* – Moss fallout? New England’s wide receivers averaged just 3.44 yards after the catch last weekend against Baltimore, their lowest average in the last 18 games and just the second time since at least 2003 that they’ve averaged less than 3.50 YAC despite 15 or more catches.
* – Over the last two games, the Patriots are 4-for-4 on passes to their tight end caught behind the line of scrimmage. So what, you ask? Well, they had attempted only one such pass in their last 25 previous games. More evidence of an offense evolving beyond Randy Moss?
* – The Chargers are throwing deeper passes to their wideouts than any team in the NFL this season. Their average reception has come 13.7 yards downfield. That’s on pace to be the highest mark since at least 2003. New England’s wide receivers have made their catches an average of 5.3 yards downfield, the shortest passes in the league and on pace to be the first sub-6.00 mark in the NFL since at least 2003.
* – The Patriots have rolled up 18 or more first downs in 21 consecutive games, the longest current streak in the league. And look who is second:
21 – Patriots
16 – Chargers
6 – Colts
The 21-game streak is three games shy of the longest in the league since 1991, set by the Saints last season.
|10.22.10 at 7:28 am ET|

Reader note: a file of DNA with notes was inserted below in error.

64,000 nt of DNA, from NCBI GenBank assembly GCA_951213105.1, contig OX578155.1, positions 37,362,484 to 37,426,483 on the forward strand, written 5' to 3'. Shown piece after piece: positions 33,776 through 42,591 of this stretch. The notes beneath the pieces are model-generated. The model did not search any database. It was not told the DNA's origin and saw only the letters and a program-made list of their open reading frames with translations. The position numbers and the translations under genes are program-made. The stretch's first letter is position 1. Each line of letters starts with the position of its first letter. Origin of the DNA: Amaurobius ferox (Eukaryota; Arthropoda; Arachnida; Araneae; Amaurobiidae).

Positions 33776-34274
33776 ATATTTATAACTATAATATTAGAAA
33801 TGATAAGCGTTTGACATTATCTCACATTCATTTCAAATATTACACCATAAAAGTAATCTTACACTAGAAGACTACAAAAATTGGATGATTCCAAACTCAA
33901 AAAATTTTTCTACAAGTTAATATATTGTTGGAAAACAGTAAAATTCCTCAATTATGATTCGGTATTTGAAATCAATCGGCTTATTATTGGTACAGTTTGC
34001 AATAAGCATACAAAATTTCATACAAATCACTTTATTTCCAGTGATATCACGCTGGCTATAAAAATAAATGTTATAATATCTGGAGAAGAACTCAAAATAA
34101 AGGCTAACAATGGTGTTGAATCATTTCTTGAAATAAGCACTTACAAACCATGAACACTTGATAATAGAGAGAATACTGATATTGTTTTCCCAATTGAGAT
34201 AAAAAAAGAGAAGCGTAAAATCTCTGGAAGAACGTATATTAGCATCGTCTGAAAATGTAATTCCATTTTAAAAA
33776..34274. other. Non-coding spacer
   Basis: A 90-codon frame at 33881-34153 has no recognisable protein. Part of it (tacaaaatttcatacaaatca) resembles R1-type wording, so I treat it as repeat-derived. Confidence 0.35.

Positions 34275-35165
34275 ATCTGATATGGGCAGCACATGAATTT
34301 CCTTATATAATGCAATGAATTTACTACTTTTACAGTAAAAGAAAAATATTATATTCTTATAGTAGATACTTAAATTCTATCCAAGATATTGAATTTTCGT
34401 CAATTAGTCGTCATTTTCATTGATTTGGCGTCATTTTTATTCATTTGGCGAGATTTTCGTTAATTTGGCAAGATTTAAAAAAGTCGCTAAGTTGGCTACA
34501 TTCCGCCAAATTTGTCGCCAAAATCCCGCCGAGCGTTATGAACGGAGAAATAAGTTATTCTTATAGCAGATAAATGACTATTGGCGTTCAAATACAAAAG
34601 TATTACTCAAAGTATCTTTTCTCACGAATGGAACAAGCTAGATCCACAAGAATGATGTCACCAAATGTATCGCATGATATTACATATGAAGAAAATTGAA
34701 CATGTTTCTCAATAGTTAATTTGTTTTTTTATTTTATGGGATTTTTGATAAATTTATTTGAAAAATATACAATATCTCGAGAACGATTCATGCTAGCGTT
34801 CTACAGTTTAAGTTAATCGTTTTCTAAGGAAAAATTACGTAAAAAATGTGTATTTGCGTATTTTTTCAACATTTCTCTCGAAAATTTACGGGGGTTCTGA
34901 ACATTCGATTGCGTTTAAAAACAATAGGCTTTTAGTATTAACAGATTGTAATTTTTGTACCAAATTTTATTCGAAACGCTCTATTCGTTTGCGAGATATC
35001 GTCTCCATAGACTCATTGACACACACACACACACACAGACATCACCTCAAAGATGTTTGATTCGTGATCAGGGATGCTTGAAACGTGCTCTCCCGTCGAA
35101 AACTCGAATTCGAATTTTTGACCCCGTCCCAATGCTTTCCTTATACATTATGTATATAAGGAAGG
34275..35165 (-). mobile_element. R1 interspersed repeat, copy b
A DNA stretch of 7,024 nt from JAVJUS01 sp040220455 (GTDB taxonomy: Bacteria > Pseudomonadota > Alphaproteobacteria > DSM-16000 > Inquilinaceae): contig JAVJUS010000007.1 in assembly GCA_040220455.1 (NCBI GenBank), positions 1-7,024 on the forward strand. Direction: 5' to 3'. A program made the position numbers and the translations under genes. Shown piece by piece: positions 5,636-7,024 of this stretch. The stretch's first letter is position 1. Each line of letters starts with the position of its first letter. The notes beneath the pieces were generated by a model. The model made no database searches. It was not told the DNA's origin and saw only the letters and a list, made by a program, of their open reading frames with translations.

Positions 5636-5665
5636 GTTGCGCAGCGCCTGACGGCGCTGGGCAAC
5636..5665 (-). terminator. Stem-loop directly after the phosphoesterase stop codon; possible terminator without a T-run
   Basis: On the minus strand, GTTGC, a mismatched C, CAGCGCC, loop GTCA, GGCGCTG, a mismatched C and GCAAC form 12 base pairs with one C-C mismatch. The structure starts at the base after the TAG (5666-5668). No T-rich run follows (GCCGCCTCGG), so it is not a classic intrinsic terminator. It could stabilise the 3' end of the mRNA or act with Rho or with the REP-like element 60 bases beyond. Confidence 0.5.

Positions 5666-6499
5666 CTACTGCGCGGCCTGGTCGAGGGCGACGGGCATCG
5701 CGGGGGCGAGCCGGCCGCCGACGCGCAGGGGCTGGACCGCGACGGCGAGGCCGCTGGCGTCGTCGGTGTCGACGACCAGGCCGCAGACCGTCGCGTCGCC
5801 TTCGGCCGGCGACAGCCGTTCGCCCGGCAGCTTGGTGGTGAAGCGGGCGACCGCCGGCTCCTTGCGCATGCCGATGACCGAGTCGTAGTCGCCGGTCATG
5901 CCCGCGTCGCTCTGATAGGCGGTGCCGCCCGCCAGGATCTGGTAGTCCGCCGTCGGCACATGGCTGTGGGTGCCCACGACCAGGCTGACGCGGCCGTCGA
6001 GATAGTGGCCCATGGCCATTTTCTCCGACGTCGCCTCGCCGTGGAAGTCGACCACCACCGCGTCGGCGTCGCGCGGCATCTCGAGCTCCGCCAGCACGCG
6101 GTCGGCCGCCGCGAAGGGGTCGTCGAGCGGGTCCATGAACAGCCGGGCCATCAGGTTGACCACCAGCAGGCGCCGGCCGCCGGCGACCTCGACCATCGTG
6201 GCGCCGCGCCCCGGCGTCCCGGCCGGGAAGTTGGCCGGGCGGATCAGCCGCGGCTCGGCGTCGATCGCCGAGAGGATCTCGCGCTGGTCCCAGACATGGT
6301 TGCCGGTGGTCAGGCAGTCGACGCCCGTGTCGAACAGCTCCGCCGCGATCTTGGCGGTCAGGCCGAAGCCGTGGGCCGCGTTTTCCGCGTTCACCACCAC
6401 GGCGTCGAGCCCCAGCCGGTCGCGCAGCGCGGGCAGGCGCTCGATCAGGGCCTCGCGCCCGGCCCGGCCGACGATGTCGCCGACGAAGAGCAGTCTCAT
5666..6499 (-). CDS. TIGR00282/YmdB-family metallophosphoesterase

Patriots linebacker Jerod Mayo checked in with the Dennis & Callahan show early Friday morning for his weekly appearance and spent much of the conversation discussing the head-hits controversy. Mayo said the team watched the league’s video on how to avoid such hits.
“We have seen it,” he said. “We didn’t really learn anything new. We knew not to launch, not to lead with your head, things like that.”
However, Mayo did admit it can be difficult to avoid contact with the head. “It’s kind of hard hitting a moving target when you’re running full speed and he’s running full speed,” he said. “You’ve kind of got to aim a little lower now.”
Mayo predicted a player somewhere will draw the ire of the league office this weekend. “I think so,” he said. “I think it will take a little time to adjust to the new rules. I think we’ll get a suspension this week somewhere.”
Asked if he considered walking away from the NFL like Steelers linebacker James Harrison, Mayo said: “No thought at all. It’s a great job. You just have to change the way you play a little bit.”
Talking about teammate Brandon Meriweather‘s hit on Ravens tight end Todd Heap last Sunday, Mayo said the hit did have an affect on the game. “I wouldn’t say it gave us a spark, but at the same time, it kind of kept them out of the middle of the field, and that’s what we needed,” he said, adding: “That hit kind of changed the game a little bit. Yeah, I would say that.”